Shinnecock Reservation

I recently took a trip to a Native American reservation in Southhampton, New York – Shinnecock Reservation. It belongs to an Indian tribe  – Shinnecock Indian Nation. After 32 years in court battles the tribe finally became federally recognized in 2010 and reclaimed the 750-acre land. The reservation has its own government and laws and functions as a semi-sovereign nation. There are more than a thousand members in the tribe.

 

Shinnecock Cultural Center and Museum is home to many fascinating artifacts from the lives of the original tribe members – from hand made household items to whale hunting tools to artwork. Whale hunting was a popular community activity in the past; a successful hunt would be followed by a Powwow celebration that included dance, music, arts and crafts. The annual Powwow is still held every Labor Day weekend and welcomes all who wish to attend.

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Many paintings in the museum were created recently by carefully studying clothing, tools, and other elements of the indigenous tribes to most accurately represent the habits and looks of the natives. You will find impressive large canvases of bright and highly detailed works, some of which are life-size.

 

The beautiful bronze statues in the museum were created by Dave McGary, who became nationally and internationally recognized for his highly detailed bronzes of the Native Americans and was highlighted in Southwest Art magazine when he was just 19 years old.

 

The guy in the picture above, with the blue sky in the background, is a member of the tribe, who gave me a detailed tour of the museum. It was quite interesting to learn from someone directly involved in the community life.

There is a nice little gift shop in the museum, where I picked up a dream catcher.

The reservation is well known for cheap cigarettes. As I drove, there were stores after stores where you can buy cigarettes and cigars for half the regular price, or less.

 

There are a few antique stores in the area. I stopped by James Maguire Antiques that sells anything from old furniture and paintings to grandfather clocks and silverware. James Maguire Antiques is a small family business, operated by two brothers.

 

Don’t forget to check out the Shinnecock Canal – a prime fishing spot, where you can catch anything from fluke, porgy, snapper to bluefish and blue claw crabs. The canal is a gateway between Peconic and Shinnecock Bays and is accessible from Montauk Highway.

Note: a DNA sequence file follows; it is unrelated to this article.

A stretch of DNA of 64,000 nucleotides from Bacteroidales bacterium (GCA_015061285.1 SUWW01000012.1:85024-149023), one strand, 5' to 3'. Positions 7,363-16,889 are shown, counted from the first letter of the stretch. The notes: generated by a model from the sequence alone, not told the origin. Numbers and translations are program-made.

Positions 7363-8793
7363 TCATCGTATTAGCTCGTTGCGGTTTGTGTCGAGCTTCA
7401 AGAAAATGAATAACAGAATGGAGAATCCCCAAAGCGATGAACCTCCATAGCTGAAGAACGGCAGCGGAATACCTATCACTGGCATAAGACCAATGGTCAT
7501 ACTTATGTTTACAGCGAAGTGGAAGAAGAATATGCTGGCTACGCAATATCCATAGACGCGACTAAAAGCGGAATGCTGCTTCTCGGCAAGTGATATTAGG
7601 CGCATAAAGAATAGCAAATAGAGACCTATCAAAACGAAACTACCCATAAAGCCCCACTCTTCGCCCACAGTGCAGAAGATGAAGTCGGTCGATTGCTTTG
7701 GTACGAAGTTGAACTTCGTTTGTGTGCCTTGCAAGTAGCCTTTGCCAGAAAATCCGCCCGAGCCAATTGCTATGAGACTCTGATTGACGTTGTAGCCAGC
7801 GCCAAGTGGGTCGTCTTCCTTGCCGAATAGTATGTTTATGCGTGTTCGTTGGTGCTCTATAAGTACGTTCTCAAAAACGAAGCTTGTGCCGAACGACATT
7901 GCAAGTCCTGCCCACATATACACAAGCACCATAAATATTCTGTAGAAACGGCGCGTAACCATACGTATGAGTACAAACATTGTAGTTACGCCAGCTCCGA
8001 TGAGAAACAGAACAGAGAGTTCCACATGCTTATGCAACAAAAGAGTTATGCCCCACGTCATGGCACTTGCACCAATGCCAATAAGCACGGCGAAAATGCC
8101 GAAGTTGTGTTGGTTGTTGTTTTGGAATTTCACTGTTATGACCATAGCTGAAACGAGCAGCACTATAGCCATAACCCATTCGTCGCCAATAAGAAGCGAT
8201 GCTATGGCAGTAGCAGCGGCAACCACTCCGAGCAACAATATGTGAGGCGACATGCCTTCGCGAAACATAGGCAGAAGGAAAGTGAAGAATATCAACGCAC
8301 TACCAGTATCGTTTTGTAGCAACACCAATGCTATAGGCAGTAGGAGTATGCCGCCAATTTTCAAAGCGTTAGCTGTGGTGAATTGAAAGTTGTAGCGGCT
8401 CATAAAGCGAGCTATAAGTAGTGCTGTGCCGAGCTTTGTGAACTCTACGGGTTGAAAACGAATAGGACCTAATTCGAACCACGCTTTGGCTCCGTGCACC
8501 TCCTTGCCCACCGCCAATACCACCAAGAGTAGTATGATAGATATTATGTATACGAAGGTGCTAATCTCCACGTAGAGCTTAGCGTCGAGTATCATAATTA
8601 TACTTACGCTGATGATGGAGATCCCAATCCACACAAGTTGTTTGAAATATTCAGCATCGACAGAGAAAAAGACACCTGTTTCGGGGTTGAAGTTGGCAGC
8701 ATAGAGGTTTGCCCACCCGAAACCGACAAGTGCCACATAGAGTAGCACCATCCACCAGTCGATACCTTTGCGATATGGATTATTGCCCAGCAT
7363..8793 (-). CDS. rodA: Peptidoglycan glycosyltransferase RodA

The prospect of the Shinnecock nation is much brighter now, after the successful outcome of the lawsuit case to reclaim the land. The opportunity to build casinos promises to restore the fortune of the tribe. There is more land the tribe wishes to get back, such as Shinnecock Hills, which was considered sacred by many Shinnecock people. It now houses multi-million dollar mansions and the prospect of severing the owners from their beloved summer homes is bleak at the moment, but the members of the tribe believe one day the land will be theirs again.

The address of the Shinnecock Cultural Center and Museum:

100 Montauk Hwy, Southampton, NY 11968

Enjoy your visit!

Yours, Natasha Pea.


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11 thoughts on “Shinnecock Reservation

  1. Glad to see you back, Natasha. What an interesting story. Not only has perseverance paid off, the Shinnecock Nation has started to thrive in an enterprising way. I remember many trips to Native American lands across America and I love how their heritage connects them with nature. When this connection is broken, they suffer terribly. There is a lesson there for us all. I’m happy to see you offer an informative view of the Shinnecock People and their heritage.

    Liked by 1 person

    1. Thank you Daniel! I’m glad to be back as well. Finally! You are right, the connection to nature was always very meaningful to them. I didn’t know you traveled so much, by the way. That’s cool. And I see you have a lot of new posts. I have to catch up. Thanks for reading my article!

      Liked by 1 person

      1. It’s always my pleasure to read your articles, Natasha. It’s like being there except the bus ticket is free. I’ve been very mobile most of my life. I loved immersing myself in other cultures, especially the smaller agrarian ones. My current job doesn’t require any travel but does require a lot of my time so not too many road trips on my horizons for another year. Oh yes, I’m rewriting and posting all of the Dragon Tales. Hopefully, the chapters are all new AND Improved 😀

        Liked by 1 person

      2. Thanks Daniel! It sounds that you’ve had an interesting life and really interested in exploring different cultures. Even your book is about a completely different culture and yet you are so well versed in it.

        Liked by 1 person

      3. Hi Natasha :D. I think I was very fortunate. My paternal grandmother hauled me and my siblings around to every point of interest she could find to include art shows and museums. That planted the seed for my later explorations to other countries where I did my best to immerse myself in local culture and learn all I could. Those experiences made my inner world vast and wondrous with unique memories. Your posts on points of interest really connect with me and I do enjoy your images and descriptions a great deal. You are a natural for it 😃

        Liked by 1 person

      4. That’s really wonderful that your mother enjoyed taking you and your brother out and developing that adventurers spirit. It ultimately helps one pursue a better life and learn to solve problems, not to mention it’s gnarly fun 😀

        Liked by 1 person

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